Can a computer write a great novel or a script for a movie? Artificial intelligence (AI) is manna from heaven for sci-fi writers.
We've seen a sentient computer called HAL wreak quiet havoc in 2001: A Space Odyssey. We've watched a robot girl's will to survive in 2015's Ex Machina. Most recently we’ve seen an AI-meets-the-wild-west scenario in TV series Westworld.
Writers do a great job of making AI entertaining, but does it work the other way around? Can AI itself create, develop and write storylines, scripts and other art forms?
AI is spreading into every corner of human existence. So it should come as no surprise that it’s helping authors, journalists and writers to create in ever more inventive ways.
How AI can improve writing
AI can already help improve our writing skills. For example, the Hemingway App is an online writing editor created in 2013. It uses natural language processing (NLP) to recognize common writing problems and increase readability. And, yes, it re-wrote this paragraph.
Anyone with a basic knowledge of plot structure can easily predict the ending of most Hollywood movies. The famous 'three-act' structure goes something like this: establish protagonist and identify the problem, show protagonist's attempt to resolve the problem leading to worsening situation, then resolve problem. To put it another way: boy meets girl, boy loses girl, boy gets girl.
Armed with these commonly used structures, can a computer be taught how to construct stories and scripts? That's the question behind the work of the Computational Story Lab at the University of Vermont, where researchers are analyzing novels to identify the building blocks of all stories.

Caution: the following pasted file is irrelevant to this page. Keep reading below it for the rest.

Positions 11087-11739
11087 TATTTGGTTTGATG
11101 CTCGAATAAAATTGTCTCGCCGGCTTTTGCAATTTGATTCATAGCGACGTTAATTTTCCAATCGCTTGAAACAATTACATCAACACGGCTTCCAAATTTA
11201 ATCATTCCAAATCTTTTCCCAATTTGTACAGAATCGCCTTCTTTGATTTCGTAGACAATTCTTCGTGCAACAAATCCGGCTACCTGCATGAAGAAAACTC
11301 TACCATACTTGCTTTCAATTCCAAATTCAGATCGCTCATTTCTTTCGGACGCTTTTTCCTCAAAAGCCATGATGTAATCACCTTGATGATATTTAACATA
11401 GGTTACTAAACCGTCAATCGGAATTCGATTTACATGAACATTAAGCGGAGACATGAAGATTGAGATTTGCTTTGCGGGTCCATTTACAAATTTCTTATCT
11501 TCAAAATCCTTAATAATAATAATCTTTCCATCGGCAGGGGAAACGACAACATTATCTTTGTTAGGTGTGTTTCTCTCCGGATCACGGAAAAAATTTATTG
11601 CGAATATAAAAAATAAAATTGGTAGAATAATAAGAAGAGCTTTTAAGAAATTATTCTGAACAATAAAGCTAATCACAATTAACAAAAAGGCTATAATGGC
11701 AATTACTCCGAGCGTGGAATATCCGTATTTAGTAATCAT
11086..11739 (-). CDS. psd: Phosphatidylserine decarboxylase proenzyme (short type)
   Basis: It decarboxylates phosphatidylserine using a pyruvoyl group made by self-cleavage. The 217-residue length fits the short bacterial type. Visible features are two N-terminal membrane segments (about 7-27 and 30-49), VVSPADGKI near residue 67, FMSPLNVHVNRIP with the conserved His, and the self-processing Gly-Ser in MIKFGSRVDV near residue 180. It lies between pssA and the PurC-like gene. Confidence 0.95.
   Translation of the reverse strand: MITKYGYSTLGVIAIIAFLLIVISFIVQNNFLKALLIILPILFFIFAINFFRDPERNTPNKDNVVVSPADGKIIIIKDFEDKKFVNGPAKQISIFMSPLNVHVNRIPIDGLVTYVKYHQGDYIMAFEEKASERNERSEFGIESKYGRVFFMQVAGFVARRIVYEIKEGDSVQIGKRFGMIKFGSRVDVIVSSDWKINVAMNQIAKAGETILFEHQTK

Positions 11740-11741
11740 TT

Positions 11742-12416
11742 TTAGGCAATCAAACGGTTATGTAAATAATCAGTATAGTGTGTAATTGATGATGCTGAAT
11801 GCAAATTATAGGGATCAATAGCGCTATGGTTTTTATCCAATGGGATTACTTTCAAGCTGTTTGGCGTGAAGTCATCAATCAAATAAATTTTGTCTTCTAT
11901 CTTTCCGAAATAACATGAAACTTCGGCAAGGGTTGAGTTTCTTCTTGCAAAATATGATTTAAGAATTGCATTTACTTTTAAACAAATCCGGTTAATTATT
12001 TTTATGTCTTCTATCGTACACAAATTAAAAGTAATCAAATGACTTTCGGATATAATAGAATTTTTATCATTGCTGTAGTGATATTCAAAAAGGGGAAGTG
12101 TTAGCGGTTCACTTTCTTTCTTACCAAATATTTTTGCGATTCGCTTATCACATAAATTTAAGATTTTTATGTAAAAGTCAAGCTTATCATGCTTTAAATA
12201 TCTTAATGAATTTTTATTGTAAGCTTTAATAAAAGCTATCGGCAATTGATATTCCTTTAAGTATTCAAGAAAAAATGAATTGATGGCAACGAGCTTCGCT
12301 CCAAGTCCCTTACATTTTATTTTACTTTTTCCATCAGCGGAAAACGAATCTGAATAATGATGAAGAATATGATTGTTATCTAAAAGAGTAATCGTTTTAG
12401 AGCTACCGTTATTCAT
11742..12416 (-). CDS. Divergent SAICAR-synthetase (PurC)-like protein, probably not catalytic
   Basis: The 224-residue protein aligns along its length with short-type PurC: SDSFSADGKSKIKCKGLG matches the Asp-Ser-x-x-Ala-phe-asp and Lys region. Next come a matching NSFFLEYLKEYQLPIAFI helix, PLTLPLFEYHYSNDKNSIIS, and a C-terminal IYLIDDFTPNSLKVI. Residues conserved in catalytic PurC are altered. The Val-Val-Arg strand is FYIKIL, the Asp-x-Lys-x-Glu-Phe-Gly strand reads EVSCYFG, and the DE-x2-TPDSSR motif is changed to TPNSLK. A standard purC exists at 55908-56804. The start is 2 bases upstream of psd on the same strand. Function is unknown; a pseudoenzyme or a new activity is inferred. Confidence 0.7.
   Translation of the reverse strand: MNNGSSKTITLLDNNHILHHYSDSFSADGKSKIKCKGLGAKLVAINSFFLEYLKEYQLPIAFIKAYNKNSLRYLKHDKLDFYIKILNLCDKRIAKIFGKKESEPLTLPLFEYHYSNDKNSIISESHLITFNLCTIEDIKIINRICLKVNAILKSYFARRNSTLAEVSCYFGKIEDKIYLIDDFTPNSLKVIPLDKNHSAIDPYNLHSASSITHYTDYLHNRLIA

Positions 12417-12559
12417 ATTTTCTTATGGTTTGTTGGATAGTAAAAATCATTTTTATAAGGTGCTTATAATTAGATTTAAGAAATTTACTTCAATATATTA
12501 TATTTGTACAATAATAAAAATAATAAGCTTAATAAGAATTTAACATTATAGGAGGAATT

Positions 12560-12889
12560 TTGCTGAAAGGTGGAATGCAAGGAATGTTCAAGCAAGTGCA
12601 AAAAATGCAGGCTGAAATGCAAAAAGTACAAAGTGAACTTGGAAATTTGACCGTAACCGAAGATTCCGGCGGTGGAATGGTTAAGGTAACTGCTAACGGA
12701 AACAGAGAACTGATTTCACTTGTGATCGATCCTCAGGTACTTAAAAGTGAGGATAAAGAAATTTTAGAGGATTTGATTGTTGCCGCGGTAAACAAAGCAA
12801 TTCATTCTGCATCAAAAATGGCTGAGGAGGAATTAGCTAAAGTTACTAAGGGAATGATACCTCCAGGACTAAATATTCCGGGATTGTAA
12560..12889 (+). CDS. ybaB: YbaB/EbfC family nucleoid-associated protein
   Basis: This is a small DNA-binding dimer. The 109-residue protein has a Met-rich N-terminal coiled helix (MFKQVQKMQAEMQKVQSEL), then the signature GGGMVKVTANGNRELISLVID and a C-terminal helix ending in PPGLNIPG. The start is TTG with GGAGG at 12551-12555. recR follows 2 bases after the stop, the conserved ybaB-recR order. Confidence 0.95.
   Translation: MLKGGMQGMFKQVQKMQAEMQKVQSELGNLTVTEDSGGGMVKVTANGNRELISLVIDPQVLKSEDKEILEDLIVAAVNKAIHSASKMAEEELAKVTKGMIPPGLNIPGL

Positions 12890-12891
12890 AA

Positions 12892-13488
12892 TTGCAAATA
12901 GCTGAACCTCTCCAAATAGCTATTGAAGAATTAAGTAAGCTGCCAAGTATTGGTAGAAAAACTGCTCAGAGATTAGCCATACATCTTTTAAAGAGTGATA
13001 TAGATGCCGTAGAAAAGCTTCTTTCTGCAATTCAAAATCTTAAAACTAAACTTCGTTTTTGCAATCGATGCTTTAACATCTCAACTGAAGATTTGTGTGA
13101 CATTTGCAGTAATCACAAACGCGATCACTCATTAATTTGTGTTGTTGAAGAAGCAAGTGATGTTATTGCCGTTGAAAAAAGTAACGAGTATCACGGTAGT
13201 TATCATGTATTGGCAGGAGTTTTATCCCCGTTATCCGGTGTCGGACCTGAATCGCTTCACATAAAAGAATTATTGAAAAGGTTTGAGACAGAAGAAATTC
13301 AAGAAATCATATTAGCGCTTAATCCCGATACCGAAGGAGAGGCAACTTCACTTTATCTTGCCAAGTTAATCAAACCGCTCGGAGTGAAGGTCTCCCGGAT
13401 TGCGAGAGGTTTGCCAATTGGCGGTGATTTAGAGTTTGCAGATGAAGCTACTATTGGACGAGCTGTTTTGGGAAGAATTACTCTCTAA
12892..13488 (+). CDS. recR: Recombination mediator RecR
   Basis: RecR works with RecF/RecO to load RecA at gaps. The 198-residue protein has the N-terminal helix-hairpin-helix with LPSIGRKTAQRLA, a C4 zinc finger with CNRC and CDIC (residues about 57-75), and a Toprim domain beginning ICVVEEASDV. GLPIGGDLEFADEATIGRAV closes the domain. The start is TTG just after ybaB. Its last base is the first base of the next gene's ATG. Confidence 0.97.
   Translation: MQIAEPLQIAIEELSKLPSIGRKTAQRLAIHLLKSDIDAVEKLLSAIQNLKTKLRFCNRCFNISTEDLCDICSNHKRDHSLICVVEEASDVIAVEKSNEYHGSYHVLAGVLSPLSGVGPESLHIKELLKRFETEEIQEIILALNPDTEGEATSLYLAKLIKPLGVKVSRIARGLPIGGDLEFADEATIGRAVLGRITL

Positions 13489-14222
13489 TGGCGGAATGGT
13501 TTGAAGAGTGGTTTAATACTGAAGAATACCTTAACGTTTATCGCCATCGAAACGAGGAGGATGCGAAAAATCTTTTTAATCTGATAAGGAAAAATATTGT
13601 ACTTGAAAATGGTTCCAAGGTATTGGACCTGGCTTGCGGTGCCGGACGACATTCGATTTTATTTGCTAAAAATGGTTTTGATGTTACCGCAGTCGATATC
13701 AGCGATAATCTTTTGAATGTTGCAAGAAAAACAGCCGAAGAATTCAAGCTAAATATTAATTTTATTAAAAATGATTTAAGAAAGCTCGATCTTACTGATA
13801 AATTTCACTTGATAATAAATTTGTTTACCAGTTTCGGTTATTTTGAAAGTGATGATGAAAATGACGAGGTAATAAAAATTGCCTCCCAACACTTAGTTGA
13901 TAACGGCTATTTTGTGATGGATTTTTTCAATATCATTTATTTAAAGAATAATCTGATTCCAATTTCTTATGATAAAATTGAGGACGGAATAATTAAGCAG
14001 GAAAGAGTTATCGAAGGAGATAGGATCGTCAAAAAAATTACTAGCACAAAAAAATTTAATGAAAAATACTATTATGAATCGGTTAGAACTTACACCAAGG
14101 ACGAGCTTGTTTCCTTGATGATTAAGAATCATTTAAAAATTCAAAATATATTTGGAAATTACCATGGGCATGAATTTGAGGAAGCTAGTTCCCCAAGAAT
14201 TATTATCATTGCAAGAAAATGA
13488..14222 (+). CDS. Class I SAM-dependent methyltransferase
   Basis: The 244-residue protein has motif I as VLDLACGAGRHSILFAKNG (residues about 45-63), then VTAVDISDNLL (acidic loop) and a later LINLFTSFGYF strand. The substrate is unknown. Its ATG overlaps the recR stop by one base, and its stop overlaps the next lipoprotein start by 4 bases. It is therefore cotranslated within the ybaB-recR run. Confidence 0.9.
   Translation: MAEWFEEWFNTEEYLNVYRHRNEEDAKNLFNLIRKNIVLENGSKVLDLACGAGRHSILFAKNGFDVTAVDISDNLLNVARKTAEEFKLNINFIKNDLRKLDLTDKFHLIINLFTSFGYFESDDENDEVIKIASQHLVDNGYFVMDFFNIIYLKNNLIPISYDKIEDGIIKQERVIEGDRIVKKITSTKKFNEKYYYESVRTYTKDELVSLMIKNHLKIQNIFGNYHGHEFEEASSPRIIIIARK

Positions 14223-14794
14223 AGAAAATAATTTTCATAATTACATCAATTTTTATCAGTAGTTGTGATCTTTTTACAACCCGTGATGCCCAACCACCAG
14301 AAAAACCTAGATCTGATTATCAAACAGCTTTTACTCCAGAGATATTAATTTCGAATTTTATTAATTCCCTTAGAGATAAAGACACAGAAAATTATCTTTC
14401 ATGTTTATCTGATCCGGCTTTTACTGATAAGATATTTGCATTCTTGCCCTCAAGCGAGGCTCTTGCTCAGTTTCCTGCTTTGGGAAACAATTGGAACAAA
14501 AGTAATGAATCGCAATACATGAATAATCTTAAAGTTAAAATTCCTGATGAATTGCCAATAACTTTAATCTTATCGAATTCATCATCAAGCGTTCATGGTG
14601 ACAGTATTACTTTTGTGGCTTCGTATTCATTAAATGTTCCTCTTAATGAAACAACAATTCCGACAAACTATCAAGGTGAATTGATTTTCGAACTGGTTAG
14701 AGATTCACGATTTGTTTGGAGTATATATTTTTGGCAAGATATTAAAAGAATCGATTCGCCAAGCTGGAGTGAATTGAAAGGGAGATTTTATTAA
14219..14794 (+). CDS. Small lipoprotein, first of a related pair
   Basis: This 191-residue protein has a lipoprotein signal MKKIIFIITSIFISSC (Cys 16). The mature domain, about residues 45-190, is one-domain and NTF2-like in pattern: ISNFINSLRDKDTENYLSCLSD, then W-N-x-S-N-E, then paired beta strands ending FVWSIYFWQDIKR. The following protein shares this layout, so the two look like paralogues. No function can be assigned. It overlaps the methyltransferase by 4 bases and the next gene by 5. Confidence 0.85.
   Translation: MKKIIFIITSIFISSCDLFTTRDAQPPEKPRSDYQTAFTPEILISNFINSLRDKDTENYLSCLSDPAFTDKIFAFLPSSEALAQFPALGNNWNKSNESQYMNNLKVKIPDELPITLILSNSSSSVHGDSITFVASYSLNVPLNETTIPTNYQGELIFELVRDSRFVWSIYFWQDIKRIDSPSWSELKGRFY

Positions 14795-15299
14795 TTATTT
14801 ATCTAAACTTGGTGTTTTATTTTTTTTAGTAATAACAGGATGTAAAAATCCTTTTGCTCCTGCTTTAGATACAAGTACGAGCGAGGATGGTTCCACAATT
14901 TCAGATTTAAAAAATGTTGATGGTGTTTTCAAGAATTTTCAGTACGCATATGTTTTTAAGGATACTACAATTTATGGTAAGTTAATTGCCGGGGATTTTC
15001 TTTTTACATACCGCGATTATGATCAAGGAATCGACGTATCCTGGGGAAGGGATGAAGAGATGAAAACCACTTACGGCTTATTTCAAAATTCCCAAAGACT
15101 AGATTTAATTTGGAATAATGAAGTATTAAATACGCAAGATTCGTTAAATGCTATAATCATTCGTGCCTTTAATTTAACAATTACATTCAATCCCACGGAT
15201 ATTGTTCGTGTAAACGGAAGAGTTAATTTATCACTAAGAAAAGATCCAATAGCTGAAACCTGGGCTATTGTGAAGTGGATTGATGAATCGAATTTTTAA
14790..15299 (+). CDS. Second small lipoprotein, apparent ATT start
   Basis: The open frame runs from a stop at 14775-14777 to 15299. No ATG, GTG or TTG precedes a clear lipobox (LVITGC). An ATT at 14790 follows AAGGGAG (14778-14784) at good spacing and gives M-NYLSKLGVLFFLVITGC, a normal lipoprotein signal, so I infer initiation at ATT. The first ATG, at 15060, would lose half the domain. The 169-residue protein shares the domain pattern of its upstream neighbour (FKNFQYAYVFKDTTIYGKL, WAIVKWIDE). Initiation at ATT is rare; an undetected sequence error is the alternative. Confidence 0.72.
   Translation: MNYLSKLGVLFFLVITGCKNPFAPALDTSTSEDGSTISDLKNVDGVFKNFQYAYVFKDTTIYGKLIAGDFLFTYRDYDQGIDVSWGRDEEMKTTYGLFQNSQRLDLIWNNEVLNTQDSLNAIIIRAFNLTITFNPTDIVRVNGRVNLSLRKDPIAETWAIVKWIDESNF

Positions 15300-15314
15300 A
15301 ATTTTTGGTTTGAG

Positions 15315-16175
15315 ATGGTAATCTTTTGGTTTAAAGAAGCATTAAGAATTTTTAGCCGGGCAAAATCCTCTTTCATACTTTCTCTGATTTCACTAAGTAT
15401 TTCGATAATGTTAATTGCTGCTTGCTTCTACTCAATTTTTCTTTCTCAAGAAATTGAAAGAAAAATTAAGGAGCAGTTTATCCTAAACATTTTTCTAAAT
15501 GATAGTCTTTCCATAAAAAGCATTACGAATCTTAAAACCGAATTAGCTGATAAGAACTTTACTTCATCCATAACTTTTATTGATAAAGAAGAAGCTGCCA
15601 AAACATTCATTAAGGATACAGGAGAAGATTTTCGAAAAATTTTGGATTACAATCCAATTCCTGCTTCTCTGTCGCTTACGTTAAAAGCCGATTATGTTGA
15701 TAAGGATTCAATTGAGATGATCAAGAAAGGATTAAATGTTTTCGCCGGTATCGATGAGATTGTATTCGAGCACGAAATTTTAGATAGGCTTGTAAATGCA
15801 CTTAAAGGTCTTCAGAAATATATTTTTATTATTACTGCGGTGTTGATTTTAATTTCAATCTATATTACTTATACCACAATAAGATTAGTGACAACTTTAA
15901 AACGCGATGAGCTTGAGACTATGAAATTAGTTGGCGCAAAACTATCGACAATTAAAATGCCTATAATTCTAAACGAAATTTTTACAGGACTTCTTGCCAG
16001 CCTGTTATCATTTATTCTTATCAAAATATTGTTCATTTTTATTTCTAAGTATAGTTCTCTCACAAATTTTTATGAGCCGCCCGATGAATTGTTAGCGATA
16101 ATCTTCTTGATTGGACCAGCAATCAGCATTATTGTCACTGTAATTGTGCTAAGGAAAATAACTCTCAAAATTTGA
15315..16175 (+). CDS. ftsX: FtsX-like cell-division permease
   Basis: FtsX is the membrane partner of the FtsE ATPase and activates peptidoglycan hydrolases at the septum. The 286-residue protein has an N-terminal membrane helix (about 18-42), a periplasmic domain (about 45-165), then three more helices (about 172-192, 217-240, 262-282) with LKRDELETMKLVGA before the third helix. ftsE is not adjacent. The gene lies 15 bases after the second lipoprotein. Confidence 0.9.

Inspired by legendary author Kurt Vonnegut's lecture on the shapes of stories and how they could be taught to computers, this AI is based upon sentiment-based text analysis.
As with most recent advances in AI, this one is down to surges in both big data and computer processing power.
"By classifying the emotional arcs for a filtered subset of 1,327 stories from Project Gutenberg's fiction collection, we find a set of six core emotional arcs which form the essential building blocks of complex emotional trajectories," say the authors of the The emotional arcs of stories are dominated by six basic shapes.
"Our ability to communicate relies in part upon a shared emotional experience, with stories often following distinct emotional trajectories and forming patterns that are meaningful to us." The researchers also identified which emotional arc did best, as defined by the number of downloads.
It turns out that the most popular novels are those based around the rise-fall-rise pattern of Cinderella followed by a tragedy, and a fall-rise-fall-rise pattern. Armed with that data, any computer is able to construct a basic story and, more importantly, have a grasp of what humans will find engaging.
Can an AI make you cry?
It can if it knows what buttons to press. AI can easily inspect how many comments there are on an online video, and digest all kinds of data about how well it performs on social media, but how about understanding the common emotional arcs in video stories that make them successful?
That was the question for researchers at the Media Lab at the Massachusetts Institute of Technology (MIT), who just published a detailed blog with consulting firm McKinsey & Company about their results.
The researchers had a deep neural network watch thousands of sections of films, TV and short online videos on Vimeo, and guess the emotionally special moments – the emotional arc.